BAD GIRLS OF FILM NOIR: volume one DVD Review

Sony Pictures Home Entertainment
Release date: Feb 9, 2010
MSRP: $24.96

BAD GIRLS OF FILM NOIR: Volume 1 features lower budget crime films from the vaults of Columbia Studios. Danger, lies, treachery and dames that will drag you straight to hell.

THE KILLER THAT STALKED NEW YORK (1950) stars Evelyn Keyes as Sheila Bennet a woman smuggling diamonds. Unfortunately, that is not all she is carrying, she also has small pox. Over the course of the film, she clashes, and infects, numerous folks while Dr. Ben Wood (William Bishop) works to trace the deadly outbreak. By the end of the film, a massive movement to immunize the entire city has begun. This film is half crime drama, half PSA. Apparently the film is based on an actual NYC outbreak in 1947 (though it was not as severe).

TWO OF A KIND (1951) Brandy Kirby (Lizabeth Scott) joins forces with Vincent Mailer (Alexander Knox), a lawyer of questionable morals, to scam the McIntyres, a rich eldery couple, out of their millions. Decades earlier, the McIntyres lost their boy in Chicago. He was never found. Brandy searchs high and low and finds Lefty Farrell (Edmond O’Brien), a two-bit gambler. to pass as the long long McIntyre heir. Brandy uses her feminine wiles to entice Lefty to join in on the con.

BAD FOR EACH OTHER (1953) Army doctor Tom Owen (Charlton Heston), upon returning home to small town Pennsylvania, finds himself facing a moral dilemma: Should he opt to become a city doctor for the wealthy or return to his mentor and help the town miners. Considering the name of this set, it should come as no surprise that a dame (Lizabeth Scott) entices Tom to head to the big city. Tom soon finds himself covering for his partner, a hack of a physician whose skills have eroded from years of quackery. In some ways, this puppy is a bit heavy-handed and seems to suggest that those with money are less deserving than those without. I also was a little surprised to find Heston’s performance just short of the overacting levels of William Shatner.

THE GLASS WALL (1953) I am a little baffled as to why this is included here. I just don’t see it as an actual noir film. Peter Kaban ( Vittorio Gassman) is a Hungarian looking to find a better life in America. He attempts to sneak into New York, but is caught. He explains that he saved the life of an American G.I. And thus should be allowed to stay. The problem is that he only has the first name of the American (Tom) and if he is sent back to Hungary, he will be killed!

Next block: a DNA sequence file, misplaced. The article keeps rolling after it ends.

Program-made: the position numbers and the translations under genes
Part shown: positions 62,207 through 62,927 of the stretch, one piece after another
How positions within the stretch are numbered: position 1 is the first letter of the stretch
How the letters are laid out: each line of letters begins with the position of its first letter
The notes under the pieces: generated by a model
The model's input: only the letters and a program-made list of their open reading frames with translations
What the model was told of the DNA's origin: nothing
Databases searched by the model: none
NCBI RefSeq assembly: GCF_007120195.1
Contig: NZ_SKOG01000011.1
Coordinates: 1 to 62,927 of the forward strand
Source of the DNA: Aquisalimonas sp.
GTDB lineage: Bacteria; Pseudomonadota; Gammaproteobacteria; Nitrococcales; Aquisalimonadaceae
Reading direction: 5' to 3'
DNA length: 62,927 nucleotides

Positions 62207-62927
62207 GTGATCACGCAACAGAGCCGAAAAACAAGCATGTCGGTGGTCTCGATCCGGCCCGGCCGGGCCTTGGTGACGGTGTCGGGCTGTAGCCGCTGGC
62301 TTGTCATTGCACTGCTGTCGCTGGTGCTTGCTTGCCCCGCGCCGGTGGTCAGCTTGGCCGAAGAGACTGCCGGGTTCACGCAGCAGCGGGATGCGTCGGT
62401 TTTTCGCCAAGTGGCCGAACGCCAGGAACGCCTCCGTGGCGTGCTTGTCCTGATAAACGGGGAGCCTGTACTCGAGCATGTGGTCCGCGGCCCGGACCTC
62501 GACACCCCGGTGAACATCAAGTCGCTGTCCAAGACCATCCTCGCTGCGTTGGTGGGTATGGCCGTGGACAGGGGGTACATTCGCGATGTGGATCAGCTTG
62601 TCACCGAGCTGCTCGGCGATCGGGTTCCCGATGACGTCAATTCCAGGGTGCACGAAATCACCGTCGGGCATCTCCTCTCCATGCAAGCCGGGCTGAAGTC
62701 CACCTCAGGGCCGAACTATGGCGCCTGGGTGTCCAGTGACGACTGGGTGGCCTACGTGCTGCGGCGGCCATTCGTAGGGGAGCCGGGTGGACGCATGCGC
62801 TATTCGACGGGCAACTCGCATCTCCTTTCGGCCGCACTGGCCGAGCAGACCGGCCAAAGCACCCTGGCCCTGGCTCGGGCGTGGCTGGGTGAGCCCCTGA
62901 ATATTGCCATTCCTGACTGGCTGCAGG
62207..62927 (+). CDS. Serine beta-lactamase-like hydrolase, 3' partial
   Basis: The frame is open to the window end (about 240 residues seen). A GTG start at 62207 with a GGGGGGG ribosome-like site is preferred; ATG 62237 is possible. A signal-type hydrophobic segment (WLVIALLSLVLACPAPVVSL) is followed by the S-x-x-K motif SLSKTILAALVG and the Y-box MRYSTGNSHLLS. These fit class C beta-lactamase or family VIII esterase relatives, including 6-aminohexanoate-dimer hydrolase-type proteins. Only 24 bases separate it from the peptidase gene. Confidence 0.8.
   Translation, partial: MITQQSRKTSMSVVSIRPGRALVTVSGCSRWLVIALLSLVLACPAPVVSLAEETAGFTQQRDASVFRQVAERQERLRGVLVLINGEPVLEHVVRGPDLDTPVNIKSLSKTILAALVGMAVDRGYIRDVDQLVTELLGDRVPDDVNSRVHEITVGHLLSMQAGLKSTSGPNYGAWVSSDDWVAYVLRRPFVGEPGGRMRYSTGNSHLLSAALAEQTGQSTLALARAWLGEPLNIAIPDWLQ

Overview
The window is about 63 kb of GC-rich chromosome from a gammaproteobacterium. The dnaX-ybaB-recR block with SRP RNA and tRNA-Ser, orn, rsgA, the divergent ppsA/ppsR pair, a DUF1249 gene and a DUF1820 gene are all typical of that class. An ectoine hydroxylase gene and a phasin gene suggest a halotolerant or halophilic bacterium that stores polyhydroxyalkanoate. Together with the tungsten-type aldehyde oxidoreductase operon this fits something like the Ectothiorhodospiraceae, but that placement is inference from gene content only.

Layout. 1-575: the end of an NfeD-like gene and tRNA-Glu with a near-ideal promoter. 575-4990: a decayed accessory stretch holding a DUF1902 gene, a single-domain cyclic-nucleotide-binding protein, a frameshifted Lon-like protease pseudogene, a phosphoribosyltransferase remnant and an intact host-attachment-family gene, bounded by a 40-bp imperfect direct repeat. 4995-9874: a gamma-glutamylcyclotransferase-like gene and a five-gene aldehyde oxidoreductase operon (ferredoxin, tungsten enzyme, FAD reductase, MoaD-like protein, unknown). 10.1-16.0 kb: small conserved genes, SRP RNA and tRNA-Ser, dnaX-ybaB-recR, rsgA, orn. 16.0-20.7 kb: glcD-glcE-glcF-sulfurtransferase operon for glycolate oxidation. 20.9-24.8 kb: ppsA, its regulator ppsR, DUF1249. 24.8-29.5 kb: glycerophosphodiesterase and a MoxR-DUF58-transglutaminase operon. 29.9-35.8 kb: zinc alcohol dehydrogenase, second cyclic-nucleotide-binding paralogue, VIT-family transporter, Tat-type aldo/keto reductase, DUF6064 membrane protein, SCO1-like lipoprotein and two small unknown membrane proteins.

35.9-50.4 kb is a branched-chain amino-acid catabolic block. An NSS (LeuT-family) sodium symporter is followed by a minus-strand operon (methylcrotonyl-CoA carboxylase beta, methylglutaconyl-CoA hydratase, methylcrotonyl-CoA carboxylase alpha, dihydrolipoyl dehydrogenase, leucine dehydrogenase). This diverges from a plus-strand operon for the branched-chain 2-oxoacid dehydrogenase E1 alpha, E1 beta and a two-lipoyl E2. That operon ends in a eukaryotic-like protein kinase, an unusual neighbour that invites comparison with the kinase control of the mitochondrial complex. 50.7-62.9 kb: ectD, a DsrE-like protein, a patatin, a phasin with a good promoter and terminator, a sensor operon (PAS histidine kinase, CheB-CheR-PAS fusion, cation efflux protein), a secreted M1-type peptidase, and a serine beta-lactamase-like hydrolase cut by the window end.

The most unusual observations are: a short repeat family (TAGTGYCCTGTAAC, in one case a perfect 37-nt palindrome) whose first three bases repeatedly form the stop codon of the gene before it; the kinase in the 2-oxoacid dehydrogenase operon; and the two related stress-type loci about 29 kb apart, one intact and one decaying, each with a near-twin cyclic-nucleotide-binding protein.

So Peter makes a break for it and breaks his ribs in the process. But even broken ribs won’t stop him from pursuing the American dream. All he needs to do is find Tom…in New York city. But it is not as hard as it sounds, he knows that Tom plays the clarinet in a night club. Admittedly that does narrow it down a bit.

Peter’s story makes the papers and Tom sees it! But Tom is focused on an important audition and does immediately reach out to the authorities. Plus, his gal does not see why he should help out this fuzzy little foreigner…ok, that is my words (well, Bill Murray’s words). I guess his girlfriend is the bad girl, but she is more of a little b…rat than bad girl.

The picture quality is quite impressive considering the age of these films. While some better known films are preserved, these are mid level so the the quality is surprising. The transfer is clean and the sound is good.

Trailers are included for each title as well as THE PAYOFF, a Ford Television Theater presentation from 1956. It stars Howard Duff as a P.I. And was written by Blake Edwards.

None of these films are really bad, they simply are b grade films that were made by the dozens back in the day. Keeping this in mind, one will likely enjoy this set. The picture quality is, as I said, good and the price is reasonable.

Order volume one of BAD GIRLS OF FILM NOIR.

Jeremy Lynch